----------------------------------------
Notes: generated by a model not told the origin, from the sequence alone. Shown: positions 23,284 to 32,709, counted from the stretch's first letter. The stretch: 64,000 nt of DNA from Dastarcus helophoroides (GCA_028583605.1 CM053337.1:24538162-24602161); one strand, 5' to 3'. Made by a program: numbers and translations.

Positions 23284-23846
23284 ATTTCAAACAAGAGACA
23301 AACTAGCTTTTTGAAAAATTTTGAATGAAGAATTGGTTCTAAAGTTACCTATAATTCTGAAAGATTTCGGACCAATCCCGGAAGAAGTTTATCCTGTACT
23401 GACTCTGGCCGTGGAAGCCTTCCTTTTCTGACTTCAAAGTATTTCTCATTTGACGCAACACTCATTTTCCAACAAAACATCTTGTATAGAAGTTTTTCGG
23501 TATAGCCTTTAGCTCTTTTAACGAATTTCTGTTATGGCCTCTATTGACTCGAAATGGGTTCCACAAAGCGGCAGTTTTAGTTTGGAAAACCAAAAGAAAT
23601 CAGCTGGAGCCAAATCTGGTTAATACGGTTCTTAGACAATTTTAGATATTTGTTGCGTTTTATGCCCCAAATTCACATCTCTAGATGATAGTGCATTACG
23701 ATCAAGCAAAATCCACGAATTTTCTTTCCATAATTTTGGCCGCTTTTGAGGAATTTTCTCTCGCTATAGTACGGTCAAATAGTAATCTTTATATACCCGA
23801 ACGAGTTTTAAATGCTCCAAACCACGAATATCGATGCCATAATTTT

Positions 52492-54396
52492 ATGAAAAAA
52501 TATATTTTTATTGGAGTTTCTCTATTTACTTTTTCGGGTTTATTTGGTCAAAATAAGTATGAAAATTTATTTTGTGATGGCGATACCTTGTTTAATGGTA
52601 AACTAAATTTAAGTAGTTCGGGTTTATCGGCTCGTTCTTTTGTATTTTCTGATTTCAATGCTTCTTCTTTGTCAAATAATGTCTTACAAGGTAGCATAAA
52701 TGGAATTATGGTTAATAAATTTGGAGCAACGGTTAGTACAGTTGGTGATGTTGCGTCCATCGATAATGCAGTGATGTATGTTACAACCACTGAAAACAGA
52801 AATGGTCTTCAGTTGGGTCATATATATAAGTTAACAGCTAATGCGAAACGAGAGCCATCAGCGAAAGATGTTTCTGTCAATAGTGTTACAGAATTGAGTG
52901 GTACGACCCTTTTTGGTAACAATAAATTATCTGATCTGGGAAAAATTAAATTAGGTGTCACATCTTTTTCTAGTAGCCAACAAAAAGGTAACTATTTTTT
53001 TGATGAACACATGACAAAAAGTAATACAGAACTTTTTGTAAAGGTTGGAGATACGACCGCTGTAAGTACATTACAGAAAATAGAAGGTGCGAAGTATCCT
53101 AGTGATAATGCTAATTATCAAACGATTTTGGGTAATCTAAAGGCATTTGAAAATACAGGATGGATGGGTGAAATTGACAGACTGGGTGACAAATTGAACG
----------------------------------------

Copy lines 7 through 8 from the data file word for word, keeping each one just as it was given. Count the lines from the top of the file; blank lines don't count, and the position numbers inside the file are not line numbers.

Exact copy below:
23601 CAGCTGGAGCCAAATCTGGTTAATACGGTTCTTAGACAATTTTAGATATTTGTTGCGTTTTATGCCCCAAATTCACATCTCTAGATGATAGTGCATTACG
23701 ATCAAGCAAAATCCACGAATTTTCTTTCCATAATTTTGGCCGCTTTTGAGGAATTTTCTCTCGCTATAGTACGGTCAAATAGTAATCTTTATATACCCGA